Using a video camera that films at 30 frames per second, the bowler throws a shot with the tape on the ball and the video camera filming from behind the bowler. After the shot, the video is paused just as the ball is released and the location of the tape is noted. Then the camera is moved forward one frame at a time for 15 frames (that's a total one half second at 30 frames per second) while watching the tape rotate. How many rotations the tape makes in that time is noted. Thinking of the dial of clock with the tape as one of the clock hands helps. If the tape starts at 7 o'clock and ends at 7 o'clock going around only once, it has made 1 rotation. If the tape starts at 10 o'clock rotates all the way around once going past 10 o'clock to 4 o'clock, it has rotated 1 1/2 times.

    Now we know how many rotations the ball has made in a set period of time (one half second). Multiply the number of rotations by 120 (the number of half-seconds in a minute) and you have your rotations per minute (RPM).

    So in the above examples, 1 rotation in one half-second times 120 half seconds per minute = 120 rotations per minute. 1 1/2 rotations in one half-second times 120 half seconds per minute = 180 RPM.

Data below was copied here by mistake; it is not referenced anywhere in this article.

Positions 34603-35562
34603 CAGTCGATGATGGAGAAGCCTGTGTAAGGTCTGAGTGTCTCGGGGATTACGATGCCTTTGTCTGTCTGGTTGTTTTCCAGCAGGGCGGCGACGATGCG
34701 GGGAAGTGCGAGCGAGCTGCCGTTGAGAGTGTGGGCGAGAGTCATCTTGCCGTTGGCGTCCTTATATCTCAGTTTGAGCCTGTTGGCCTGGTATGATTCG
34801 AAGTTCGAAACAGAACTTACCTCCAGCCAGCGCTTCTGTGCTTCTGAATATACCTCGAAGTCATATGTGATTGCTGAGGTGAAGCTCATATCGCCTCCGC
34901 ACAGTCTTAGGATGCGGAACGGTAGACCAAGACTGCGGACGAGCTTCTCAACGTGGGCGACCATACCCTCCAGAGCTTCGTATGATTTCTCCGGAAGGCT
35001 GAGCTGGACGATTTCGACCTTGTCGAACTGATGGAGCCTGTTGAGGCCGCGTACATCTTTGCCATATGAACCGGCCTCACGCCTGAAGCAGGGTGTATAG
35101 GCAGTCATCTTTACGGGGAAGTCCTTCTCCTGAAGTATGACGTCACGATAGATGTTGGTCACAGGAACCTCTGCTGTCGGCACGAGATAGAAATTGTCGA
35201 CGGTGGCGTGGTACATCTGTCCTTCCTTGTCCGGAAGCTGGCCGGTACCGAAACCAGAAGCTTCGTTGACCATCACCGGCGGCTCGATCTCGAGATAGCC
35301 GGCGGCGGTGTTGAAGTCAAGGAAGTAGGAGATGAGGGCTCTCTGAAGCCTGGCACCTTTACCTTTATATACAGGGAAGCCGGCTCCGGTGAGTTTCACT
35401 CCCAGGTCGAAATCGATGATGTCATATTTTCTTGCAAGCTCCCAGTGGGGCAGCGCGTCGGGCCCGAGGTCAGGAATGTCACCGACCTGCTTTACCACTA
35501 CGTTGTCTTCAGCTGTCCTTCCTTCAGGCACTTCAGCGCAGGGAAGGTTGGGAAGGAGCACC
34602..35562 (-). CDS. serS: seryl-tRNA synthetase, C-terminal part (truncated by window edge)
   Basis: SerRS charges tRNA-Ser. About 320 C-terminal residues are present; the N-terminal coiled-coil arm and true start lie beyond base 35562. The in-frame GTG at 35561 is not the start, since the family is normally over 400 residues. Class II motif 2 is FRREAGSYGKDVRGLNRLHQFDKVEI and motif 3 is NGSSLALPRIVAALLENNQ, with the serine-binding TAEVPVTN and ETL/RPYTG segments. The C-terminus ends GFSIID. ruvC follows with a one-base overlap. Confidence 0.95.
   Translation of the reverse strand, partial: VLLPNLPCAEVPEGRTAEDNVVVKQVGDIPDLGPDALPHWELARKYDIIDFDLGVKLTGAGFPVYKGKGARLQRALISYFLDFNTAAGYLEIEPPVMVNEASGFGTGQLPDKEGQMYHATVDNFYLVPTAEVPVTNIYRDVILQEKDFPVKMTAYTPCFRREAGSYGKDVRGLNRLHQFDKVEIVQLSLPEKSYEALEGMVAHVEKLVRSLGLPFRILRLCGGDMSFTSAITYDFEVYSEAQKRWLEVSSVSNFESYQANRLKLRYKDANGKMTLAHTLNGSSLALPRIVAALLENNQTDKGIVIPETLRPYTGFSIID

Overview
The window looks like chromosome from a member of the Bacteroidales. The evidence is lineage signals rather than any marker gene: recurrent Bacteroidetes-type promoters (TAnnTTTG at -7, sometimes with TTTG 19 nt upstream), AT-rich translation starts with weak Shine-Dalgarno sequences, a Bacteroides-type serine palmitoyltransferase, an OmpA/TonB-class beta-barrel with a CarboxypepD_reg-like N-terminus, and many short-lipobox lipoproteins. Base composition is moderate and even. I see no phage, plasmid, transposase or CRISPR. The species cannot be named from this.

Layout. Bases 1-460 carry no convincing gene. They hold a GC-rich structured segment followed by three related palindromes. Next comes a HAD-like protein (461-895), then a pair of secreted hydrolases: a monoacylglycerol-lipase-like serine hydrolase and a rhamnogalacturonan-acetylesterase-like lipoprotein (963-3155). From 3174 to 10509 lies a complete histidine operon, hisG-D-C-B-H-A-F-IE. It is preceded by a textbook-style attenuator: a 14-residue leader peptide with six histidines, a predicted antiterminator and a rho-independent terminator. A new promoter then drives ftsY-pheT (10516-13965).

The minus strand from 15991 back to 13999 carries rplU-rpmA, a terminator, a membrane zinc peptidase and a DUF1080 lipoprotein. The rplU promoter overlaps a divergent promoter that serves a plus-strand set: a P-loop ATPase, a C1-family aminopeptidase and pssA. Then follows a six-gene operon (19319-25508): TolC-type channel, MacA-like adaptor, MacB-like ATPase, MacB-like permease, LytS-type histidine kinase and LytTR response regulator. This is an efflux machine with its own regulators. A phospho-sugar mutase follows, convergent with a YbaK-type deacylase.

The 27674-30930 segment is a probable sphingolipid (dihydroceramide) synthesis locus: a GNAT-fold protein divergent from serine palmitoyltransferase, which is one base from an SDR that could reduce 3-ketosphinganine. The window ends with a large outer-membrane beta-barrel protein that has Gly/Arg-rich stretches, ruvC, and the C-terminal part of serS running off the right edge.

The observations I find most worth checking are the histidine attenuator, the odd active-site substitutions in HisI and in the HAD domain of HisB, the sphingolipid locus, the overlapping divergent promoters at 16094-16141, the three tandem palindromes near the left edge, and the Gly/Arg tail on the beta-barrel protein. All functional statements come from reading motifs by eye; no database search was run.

It is done immediately after release to get the initial release RPM. That is because as a bowling ball encounters friction, it and its rotation rate slows down.

    The best place to get your RPM rate measured is by one of the CATS (Comptuer Aided Tracking System) or by a knowledgeable coach with the right tools.
    Last edited by JAnderson; 12-30-2008 at 05:44 PM. Reason: Better explanation of RPM measurement technique
    JJ "Better than Jello" Anderson - Kill the Back Row

  4. #4
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    As far as changing muscle memory, does Ron have any drills posted on his site that might help? I know what he's had me and/or the wife do, but I can't recall if they're online too. www.bowl4fun.com and look for his archived tips. He talked a little about that on this week's show, too. In the meantime, soak up everything from my friend j. I know I'll be doing the same.

  5. #5

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    Is Ron a member on here? I just read a lot of his articles on that site, goes in to much detail and easy understandable. Muscle memory is a slow on-going process. I didn't think about breaking it down step by step and staying slow - that's a practice session coming up soon.

  6. #6